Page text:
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The Fun of Creating Tools
An Introduction to AutoHotKey
by Hank Pearson

It's fun to create tools to simplify your computer tasks. You might find writing them is easier than thinking of what you want to automate.

No matter what I would pick as an example, I can hear you (or someone) say, "I don't need that. That task doesn't bother me. The example doesn't apply."

The task doesn't bother me either, but creativity is rewarding. This article contains examples, but it is not about specific examples. It's about the joy of writing your own tools.

Sure, you can buy almost any kind of software you can think of. And you can probably even find it free. But there is a special pleasure in making something yourself, no matter how simple.

Abbreviations and Misspelled Words

Let's say you run a company called Purple Mountain Majesty. You have to type that several times a day in various applications. So you write a command that allows you to abbreviate it pmm

::pmm::Purple Mountain Majesty

That's all there is to it! Now, every time you type pmm your script types Purple Mountain Majesty. You can put a bunch of these hotstring commands in your script file: commonly misspelled words, your name and address - anything that speeds up your typing. (One hotstring can work in all of your programs.)

Mouse Wheel on Keyboard

Do you find yourself reaching for the mouse several times a day to roll the wheel a little? You'd like that functionality on the keyboard? No problem. Here are your hotkey commands:

#Down::Send {WheelDown}
#Up::Send {WheelUp}

Now, when you hold down the Windows key (next to Alt) and press the Down or Up arrow, the mouse wheel rolls (effectively) without taking your hands off the keyboard.

Timestamp Email or Documents

In Notepad, you can press F5 to insert the time and date. How about a hotkey that timestamps any document or email message (in any program)? Here's how:

FormatTime, TimeString,
, h:mm tt ddd MMMM d, yyyy
Send %TimeString%

When you press Win+T (when you hold down the Windows key and press the T key), your script types something like
7:35 PM Tue January 9, 2007

Flexible Formatting

The hotstring top and bottom lines
say that when you hold down the Windows key (represented by #) and press t, do the following, and then return to normal processing.

FormatTime, TimeString,
says to format the date and time, and put the result in a string of characters called TimeString

You can format the date and/or time about any way you like. For example,
yyyyy-MM-dd dddd HH:mm
can produce
2007-01-09 Tuesday 19:35

Send %TimeString%
sends the contents of the string to the keyboard, as if typed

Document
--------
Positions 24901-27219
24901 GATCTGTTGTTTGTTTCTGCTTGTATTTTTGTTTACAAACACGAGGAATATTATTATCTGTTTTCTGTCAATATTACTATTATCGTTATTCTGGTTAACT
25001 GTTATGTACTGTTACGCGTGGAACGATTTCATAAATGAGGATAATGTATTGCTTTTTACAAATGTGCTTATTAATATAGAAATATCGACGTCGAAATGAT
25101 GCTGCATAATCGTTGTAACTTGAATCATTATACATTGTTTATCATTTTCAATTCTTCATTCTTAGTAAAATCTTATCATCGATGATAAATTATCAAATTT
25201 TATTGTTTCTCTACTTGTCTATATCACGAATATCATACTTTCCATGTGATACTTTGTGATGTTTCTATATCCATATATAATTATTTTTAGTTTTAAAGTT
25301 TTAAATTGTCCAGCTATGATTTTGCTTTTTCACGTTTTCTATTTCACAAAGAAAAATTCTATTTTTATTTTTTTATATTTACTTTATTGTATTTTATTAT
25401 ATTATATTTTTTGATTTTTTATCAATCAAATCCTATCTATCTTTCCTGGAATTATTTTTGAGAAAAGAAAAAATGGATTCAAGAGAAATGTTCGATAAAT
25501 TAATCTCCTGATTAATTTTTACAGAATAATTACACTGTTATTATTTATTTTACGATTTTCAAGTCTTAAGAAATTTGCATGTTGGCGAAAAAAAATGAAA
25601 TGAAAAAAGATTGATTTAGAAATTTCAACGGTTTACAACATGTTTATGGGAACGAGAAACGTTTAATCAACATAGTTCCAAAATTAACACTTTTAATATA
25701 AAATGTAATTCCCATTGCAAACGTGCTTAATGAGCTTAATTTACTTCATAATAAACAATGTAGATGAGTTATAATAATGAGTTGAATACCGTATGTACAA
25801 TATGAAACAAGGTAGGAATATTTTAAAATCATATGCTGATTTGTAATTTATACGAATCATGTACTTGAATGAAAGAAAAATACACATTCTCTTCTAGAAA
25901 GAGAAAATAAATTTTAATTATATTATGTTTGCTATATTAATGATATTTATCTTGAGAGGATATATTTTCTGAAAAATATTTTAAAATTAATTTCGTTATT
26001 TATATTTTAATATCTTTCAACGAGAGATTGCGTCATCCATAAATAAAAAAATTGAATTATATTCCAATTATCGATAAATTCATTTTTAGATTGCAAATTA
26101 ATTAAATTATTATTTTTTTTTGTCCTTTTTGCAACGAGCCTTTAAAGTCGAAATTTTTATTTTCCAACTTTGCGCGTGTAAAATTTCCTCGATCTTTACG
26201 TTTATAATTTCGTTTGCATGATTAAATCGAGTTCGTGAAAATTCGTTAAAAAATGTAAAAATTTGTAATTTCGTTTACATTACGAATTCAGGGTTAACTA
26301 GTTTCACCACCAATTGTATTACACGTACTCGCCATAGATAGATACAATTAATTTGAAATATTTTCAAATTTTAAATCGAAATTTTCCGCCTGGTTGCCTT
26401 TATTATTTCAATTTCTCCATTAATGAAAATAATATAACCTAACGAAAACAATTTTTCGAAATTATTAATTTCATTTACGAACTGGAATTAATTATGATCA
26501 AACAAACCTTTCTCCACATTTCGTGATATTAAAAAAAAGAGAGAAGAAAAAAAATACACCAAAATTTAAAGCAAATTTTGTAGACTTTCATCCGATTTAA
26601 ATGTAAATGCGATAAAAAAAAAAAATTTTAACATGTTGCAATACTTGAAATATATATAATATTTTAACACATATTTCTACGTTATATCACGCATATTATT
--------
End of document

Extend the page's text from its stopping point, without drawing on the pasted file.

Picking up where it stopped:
Pick a Language

What language is being used in these commands? AutoHotKey. AutoHotKey is free, it is easy, and it is powerful. See the online article

Plain English

Perhaps the hardest thing about using AutoHotKey or any other scripting language is getting started. Simply think what you want the script to do and write quick notes in plain English, something like this:

When I type pmm, I want the computer to type Purple Mountain Majesty. When I press Win+Down or Win+Up, I want the mouse wheel to roll. When I press Win+T, I want the computer to type the date and time.

That's called pseudocode but don't let the big word scare you. Write it any informal way you like. Just get the idea down as soon as you can, before you forget what you want. Then, if you like, chop the text into short lines if that makes it easier to understand. Yes, you could skip the pseudocode, but it will help you get started.

Not Just Hotkeys

Is AutoHotKey limited to hotkeys? Not at all. You can write GUIs (graphical user interfaces) if you like. But hotkeys are much simpler to write and faster to use.

Any Modifier Key

Are hotkeys limited to using the Windows key for the modifier or prefix key? No. Not only can you use the standard Ctrl, Alt, Shift, and Win keys - you can use any key as a modifier. So you could, for example, hold down the zero key on the numeric keypad and press the plus key to do whatever you specify. And you could still use those keys as usual.

Memory Aid

Do hotkeys turn you off because they are hard to remember? Write a command that pops up some notes:

#/::run C:\notes.txt

Then, as long as you can remember a single hotkey, you can easily get to your notes.

In the example, #/ is the Windows key and the slash is much like typing a question mark (on the same key), but using Win instead of Shift. (Do you like mnemonics? Use any key you like.)

Type some notes and save the file as notes.txt (or notes.doc if your .doc files load fast enough). (Name the file anything you like. Save it in any folder.)

You might as well add a few Windows shortcut keys to your file if you have a hard time remembering them. Here's a sample notes file:

Win+Slash notes.txt
pmm Purple Mountain Majesty
Win+Down   mouse wheel down
Win+Up mouse wheel up
Win+T timestamp
Alt+Tab switch applications
Win+D Desktop
Win+E Explorer

Yes, you could use real sticky notes (which get messy and fall off and get lost). Or you could download a sticky note program. But you wouldn't get the pleasure of writing it yourself.

Have Fun

Don't be afraid to brainstorm with your friends in the local computer user group. And don't forget to search the web for examples, tips, and forums. It's fun to create your own tools. The most important point: get started now. Make a note.

Related article:

AutoHotKey FAQ
An AutoHotKey Quick Reference
by Hank Pearson

Frequently Asked Questions such as where to get the free AutoHotKey and how to start using it. Includes several links to helpful resources.